Local economies will prosper only by cutting their global links
By George Monbiot. Published in the Guardian 29th May 2001
Had the ministry of agriculture set out to spread foot and mouth as far and wide as possible, it could scarcely have done a better job. While refusing to vaccinate susceptible livestock, it has been carting diseased corpses through unaffected zones. Two weeks ago, MAFF officials in Devon botched their slaughter of a herd of bullocks so badly that the animals stampeded, breaking through the fences and spreading foot and mouth to another twelve farms.
At the beginning of the month, the disease arrived in north Somerset, allegedly on the boots of a farm worker who had been attending a training course in Devon’s foot and mouth epicentre, which the organiser had forgotten to cancel. The organiser was, of course, the ministry of agriculture. The course — which proves, I think, that there is a God after all — was on vaccinating farm animals.
So it isn’t hard to see why some people are claiming that the spread of the disease through Britain is a government conspiracy. The obvious flaw in this theory is that it credits the ministry with both a coherent strategy and the capacity to implement it.
But we shouldn’t be too hard on MAFF, for though it’s incapable of pursuing a programme, it does at least possess an objective. As it first revealed in 1999, the ministry wants to cull all but a handful of British farmers. The Labour manifesto confirms that the government will use the opportunity provided by foot and mouth to accelarate its human slaughter programme.
MAFF argues that “consolidating” the industry into a few enormous farms will help farmers to compete in the global economy. For some time I’ve been arguing that this makes no sense at all. Our tiny islands are being pushed into direct competition with million-acre grain farms in Canada and Russia, and million-sow hog cities in North Carolina. British farming will survive only by re-capturing local markets.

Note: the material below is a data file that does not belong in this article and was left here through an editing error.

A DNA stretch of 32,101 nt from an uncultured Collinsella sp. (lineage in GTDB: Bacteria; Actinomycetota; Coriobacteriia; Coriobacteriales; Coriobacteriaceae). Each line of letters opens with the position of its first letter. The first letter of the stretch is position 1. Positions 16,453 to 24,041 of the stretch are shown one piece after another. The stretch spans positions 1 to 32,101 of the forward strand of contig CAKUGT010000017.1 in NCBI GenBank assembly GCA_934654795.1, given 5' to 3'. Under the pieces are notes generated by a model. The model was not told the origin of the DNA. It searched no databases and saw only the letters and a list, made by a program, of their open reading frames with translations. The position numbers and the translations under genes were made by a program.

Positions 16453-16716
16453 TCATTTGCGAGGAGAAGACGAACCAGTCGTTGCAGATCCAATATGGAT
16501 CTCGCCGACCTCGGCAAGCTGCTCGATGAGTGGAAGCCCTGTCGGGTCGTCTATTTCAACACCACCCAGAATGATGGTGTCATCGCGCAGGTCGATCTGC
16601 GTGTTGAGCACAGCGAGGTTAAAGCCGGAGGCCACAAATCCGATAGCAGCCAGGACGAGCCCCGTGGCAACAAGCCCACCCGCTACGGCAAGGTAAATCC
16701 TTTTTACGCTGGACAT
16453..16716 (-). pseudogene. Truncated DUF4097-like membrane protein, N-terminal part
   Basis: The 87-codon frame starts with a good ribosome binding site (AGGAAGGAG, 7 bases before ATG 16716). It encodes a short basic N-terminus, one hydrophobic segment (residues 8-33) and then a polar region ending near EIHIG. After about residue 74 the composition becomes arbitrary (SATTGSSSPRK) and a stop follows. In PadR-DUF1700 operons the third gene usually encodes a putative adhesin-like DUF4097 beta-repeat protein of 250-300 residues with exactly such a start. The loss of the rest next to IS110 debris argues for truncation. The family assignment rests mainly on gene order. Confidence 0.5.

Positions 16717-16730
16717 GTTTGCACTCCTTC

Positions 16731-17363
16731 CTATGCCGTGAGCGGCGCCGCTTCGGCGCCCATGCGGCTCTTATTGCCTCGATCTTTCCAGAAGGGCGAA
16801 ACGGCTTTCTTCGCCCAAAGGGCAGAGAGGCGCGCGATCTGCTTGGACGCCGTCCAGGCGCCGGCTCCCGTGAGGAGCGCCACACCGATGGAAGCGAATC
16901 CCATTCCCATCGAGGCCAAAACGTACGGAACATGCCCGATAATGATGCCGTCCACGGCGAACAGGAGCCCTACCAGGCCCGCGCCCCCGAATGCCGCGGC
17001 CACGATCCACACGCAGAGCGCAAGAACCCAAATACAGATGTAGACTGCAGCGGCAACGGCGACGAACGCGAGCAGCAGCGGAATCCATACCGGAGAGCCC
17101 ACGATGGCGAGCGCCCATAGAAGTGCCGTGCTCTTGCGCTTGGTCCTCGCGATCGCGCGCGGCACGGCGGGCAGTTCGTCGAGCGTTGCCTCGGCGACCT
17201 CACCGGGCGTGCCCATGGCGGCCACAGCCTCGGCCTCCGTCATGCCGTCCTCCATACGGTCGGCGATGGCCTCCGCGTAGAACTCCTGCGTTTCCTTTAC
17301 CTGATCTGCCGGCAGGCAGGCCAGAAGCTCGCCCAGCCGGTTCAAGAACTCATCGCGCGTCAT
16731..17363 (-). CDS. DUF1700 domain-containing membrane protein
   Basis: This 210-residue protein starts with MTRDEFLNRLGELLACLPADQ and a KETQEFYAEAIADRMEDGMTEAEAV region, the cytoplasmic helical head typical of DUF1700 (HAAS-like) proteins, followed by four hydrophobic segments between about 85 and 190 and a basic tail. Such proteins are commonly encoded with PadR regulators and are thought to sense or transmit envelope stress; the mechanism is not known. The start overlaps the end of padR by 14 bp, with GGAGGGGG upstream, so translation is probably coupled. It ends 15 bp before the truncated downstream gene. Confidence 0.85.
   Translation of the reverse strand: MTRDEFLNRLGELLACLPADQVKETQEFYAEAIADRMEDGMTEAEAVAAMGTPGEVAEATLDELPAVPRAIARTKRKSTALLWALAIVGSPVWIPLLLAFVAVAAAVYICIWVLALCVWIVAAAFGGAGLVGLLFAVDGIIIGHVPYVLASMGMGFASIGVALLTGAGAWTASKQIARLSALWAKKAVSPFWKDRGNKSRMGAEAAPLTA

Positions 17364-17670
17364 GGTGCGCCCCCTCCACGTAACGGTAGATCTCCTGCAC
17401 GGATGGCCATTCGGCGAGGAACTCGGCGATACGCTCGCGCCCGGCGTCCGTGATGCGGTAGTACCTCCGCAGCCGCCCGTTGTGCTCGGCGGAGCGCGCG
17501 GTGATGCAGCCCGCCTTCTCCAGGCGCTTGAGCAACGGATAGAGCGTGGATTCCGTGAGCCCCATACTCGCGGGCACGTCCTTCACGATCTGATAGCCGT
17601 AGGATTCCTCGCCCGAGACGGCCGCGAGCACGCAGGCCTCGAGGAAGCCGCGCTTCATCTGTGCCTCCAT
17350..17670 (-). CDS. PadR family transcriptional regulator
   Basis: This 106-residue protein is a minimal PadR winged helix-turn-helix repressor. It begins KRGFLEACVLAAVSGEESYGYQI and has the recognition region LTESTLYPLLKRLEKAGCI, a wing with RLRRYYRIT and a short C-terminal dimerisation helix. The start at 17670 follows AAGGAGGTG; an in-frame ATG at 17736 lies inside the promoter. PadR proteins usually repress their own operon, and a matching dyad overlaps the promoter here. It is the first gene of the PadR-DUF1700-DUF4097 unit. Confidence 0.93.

Labour’s manifesto appears, implicitly, to recognise this, when it maintains that “the economic hub of a rural area is often a thriving market town”. But joined-up government has seldom been New Labour’s strength. What the party of both globalisation and devolution refuses to accept is that globalisation favours the centre at the expense of the margins.
If you don’t believe me, take a look at the map. London, for four centuries the world’s great beneficiary of globalisation, squats on the page like a perfect histological diagram of a cancer, commandeering the nation’s blood supply. Follow the infrastructural arteries north and west and you’ll see how the economy drains into the capital. You can travel from London to Holyhead without changing trains, but you can’t travel by rail from north Wales to south Wales without passing through England. With the exception of the tourist line from Dingwall to Kyle, there is no east-west railway service in Scotland north of Fort William.
When we see this pattern elsewhere in the world, we have no difficulty in understanding what it means. In his remarkable book The Open Veins of Latin America, the Uruguayan writer Eduardo Galeano points out that his continent’s infrastructure was developed solely in order to suck its wealth into the ports, and thence into the colonial and neocolonial economy. Even today, Latin American governments invest massively in new roads to the ocean, but fail to provide links between villages and market towns. Latin America, Galeano argues, is so poor because it is so rich in resources: it has been developed as an extractive economy. Its infrastructure is designed to leave as little wealth behind as possible.